Joining Hardy and Cabrera in the A.L. infield is Hardy’s Baltimore teammate and first baseman Chris Davis and Yankees second baseman Robinson Cano. Davis, who has received the second-highest number of votes in the A.L. with 2,084,274, is contending for his Midsummer Classic debut, and would become the first Orioles first baseman since Hall of Famer Eddie Murray in 1985 to receive a fan-elected start. Davis, who leads the Majors with 20 home runs and a .719 slugging percentage, is on pace to hit 55 home runs and 55 doubles. He is trailed at first base by four-time All-Star Prince Fielder of the Tigers, who has tallied 1,469,537 votes. Cano, who is seeking his fourth consecutive starting assignment and fifth All-Star nod overall, would become the first A.L. second baseman to earn four consecutive fan-elected starts since Roberto Alomar had five from 1996-2000. Cano, who has garnered 1,851,371 votes, leads Major League second basemen with 15 home runs and a .510 slugging percentage, and he is tops among A.L. second basemen with 39 RBI. He is followed by three-time All-Star and two-time fan-elected starter Dustin Pedroia (1,106,949) of the A.L. East rival Boston Red Sox.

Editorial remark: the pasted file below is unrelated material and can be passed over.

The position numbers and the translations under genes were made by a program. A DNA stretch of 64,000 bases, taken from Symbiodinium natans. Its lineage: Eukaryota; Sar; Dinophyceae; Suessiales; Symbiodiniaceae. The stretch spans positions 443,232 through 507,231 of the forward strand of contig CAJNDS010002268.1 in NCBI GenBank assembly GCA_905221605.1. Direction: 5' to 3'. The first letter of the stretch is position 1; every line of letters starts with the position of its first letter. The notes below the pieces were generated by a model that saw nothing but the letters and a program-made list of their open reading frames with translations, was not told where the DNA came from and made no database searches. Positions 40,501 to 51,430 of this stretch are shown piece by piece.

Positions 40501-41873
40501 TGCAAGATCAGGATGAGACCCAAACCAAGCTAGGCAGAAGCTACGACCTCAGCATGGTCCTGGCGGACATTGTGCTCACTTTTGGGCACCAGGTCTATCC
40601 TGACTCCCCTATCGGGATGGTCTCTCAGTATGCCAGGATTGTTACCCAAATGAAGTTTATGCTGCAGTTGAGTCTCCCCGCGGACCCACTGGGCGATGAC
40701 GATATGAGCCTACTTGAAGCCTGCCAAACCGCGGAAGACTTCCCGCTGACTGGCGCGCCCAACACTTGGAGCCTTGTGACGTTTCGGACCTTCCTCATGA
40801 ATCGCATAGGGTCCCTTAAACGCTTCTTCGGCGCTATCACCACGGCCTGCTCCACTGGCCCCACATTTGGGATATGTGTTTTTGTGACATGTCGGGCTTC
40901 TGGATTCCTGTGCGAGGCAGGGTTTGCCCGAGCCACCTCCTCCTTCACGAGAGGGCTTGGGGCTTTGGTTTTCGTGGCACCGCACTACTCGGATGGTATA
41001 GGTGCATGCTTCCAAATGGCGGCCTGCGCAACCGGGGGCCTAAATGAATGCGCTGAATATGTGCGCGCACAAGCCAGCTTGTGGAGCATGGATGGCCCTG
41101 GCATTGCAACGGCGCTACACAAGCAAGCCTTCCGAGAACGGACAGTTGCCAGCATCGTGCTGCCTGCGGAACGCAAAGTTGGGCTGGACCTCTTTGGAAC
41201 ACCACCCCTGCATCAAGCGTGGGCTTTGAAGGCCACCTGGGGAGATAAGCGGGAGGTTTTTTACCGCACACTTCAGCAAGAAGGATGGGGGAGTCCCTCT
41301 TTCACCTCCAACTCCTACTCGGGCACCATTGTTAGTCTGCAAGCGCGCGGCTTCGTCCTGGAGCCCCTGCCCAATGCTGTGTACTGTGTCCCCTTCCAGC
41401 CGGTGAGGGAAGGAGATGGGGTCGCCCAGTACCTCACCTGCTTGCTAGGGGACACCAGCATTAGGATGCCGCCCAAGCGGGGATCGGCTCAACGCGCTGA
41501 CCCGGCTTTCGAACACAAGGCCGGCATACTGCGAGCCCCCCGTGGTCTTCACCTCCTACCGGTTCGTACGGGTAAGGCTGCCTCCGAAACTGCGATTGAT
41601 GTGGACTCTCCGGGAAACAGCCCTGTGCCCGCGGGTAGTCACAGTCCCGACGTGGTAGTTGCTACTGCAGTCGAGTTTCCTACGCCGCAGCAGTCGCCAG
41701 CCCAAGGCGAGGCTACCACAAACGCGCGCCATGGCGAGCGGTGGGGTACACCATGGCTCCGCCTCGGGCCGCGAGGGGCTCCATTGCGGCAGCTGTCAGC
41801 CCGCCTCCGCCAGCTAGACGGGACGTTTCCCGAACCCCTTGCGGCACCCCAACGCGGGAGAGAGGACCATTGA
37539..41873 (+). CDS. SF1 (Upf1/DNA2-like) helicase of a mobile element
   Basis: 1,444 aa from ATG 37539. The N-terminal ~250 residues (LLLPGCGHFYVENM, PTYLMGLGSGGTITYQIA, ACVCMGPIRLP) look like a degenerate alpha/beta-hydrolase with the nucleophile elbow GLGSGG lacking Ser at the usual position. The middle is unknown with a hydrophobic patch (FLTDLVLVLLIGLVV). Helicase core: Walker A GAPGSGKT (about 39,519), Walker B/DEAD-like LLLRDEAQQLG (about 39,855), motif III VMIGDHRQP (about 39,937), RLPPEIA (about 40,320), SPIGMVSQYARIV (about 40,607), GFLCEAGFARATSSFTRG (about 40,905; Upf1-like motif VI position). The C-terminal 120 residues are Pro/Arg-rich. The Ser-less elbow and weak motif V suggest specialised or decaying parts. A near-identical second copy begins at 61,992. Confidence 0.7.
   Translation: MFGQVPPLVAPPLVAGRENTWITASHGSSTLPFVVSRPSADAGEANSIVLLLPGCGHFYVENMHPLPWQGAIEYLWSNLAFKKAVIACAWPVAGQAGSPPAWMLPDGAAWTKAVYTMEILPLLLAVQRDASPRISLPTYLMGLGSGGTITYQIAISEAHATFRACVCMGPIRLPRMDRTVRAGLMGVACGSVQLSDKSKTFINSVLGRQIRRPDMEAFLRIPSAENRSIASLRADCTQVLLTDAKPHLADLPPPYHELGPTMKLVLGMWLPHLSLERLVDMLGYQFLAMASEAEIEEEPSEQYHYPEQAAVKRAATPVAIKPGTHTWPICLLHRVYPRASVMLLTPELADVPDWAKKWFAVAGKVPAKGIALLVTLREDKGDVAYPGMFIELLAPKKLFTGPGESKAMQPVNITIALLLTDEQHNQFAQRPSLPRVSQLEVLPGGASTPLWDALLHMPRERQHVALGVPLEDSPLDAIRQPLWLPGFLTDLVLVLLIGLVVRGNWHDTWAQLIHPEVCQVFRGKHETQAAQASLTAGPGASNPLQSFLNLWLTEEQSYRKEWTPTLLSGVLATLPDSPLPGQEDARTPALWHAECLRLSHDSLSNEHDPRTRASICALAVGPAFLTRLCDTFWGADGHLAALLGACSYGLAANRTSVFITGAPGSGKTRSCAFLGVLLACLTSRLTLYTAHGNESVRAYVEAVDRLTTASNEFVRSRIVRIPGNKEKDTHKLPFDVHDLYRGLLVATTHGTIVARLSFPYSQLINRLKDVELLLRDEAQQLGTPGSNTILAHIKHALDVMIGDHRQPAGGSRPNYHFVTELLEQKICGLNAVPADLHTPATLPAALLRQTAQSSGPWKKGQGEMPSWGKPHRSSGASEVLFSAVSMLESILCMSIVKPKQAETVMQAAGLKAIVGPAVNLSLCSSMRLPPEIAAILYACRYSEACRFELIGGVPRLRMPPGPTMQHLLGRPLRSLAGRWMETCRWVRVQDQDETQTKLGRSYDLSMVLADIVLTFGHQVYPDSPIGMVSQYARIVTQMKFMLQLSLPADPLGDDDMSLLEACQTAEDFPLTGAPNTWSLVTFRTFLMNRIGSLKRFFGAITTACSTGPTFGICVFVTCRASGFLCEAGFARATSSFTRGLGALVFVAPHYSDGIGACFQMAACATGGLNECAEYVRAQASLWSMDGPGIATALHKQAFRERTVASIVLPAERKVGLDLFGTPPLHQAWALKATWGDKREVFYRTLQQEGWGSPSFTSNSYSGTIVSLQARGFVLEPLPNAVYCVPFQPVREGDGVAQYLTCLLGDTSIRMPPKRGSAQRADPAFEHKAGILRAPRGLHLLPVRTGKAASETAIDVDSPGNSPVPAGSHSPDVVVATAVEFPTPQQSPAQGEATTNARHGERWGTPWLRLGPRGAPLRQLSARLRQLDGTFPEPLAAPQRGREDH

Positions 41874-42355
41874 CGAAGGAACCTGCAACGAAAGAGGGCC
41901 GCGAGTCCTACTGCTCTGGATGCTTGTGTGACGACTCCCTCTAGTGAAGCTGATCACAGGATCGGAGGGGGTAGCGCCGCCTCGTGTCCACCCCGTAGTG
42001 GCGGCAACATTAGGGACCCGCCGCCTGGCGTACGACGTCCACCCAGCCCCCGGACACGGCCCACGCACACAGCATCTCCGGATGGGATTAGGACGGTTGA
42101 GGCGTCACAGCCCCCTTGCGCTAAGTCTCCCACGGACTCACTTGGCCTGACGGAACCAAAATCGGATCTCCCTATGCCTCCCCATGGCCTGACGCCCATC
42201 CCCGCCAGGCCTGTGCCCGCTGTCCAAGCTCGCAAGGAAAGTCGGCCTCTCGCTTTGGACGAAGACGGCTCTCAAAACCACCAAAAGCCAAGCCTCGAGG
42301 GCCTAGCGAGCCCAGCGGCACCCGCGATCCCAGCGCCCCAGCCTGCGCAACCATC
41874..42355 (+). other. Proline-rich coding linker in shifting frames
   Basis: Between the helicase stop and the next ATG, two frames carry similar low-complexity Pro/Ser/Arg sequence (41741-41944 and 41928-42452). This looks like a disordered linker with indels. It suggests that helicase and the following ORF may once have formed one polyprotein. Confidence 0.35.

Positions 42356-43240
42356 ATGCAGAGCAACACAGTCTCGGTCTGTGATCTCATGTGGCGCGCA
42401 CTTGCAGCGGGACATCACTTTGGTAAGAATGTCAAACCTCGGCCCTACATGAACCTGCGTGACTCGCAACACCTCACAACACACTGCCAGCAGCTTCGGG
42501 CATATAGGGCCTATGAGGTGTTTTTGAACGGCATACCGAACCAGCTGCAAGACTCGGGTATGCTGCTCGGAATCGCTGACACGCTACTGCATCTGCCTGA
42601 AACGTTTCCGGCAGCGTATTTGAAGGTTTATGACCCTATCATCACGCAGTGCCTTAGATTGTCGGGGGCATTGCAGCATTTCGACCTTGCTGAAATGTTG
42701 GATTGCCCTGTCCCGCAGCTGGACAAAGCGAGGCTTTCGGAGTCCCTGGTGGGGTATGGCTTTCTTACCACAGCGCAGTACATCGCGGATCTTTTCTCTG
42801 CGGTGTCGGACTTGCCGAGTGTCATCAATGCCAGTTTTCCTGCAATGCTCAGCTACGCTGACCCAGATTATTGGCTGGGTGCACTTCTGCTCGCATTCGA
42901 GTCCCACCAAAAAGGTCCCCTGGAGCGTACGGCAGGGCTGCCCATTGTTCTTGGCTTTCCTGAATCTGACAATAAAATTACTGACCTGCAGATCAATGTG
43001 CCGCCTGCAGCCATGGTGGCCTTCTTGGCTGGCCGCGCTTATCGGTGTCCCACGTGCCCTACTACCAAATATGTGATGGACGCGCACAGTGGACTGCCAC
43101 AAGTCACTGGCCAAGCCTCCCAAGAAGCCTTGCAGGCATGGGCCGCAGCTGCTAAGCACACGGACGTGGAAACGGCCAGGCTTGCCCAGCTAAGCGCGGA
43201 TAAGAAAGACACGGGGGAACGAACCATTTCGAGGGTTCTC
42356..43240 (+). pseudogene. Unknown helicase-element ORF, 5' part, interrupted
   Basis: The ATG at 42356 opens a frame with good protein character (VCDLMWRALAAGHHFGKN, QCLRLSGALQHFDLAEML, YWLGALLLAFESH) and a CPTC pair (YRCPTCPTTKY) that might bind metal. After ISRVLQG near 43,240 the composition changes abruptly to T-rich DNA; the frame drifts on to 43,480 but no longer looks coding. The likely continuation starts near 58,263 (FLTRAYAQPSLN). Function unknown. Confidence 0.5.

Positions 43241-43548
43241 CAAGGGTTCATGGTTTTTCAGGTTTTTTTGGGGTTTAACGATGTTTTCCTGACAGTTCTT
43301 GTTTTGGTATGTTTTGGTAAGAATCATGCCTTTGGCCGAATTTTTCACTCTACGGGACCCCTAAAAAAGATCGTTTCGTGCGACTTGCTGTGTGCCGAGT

Minnesota Twins backstop Joe Mauer, who has totaled 1,492,396 votes, continues to lead Orioles catcher Matt Wieters (1,153,795), a two-time All-Star, behind the plate. Mauer, a five-time All-Star and three-time fan-elected starter, would join Hall of Famers Rod Carew (nine times) and Kirby Puckett (six times) as the only Twins to earn at least four fan-elected starts.

Eight-time All-Star and six-time fan-elected starter David Ortiz of the Boston Red Sox maintains a comfortable lead at designated hitter, having received 1,716,410 votes. Ortiz, who is trailed by Lance Berkman (957,618) of the Rangers, would become the second Red Sox player in history to earn seven fan-elected starts, joining his former teammate Manny Ramirez. In addition, Ortiz would become the 10th player in A.L. history to receive at least seven fan-elected starts with a single team, joining Hall of Famers Cal Ripken, Jr. (17, Baltimore), George Brett (11, Kansas City), Carew (9, Minnesota) and Dave Winfield (7, New York), and other A.L. All-Stars Ken Griffey, Jr. (10, Seattle), Ichiro Suzuki (9, Seattle), Ivan Rodriguez (9, Texas), Jeter (8, New York) and Ramirez (7, Boston).

MLB’s All-Star Balloting Program is the largest of its kind in professional sports, and last year produced a record-shattering total of 40.2 million ballots cast. This year, more than 20 million Firestone All-Star ballots will be distributed at the 30 Major League ballparks, each of which will have 25 dates for balloting, and in approximately 100 Minor League ballparks.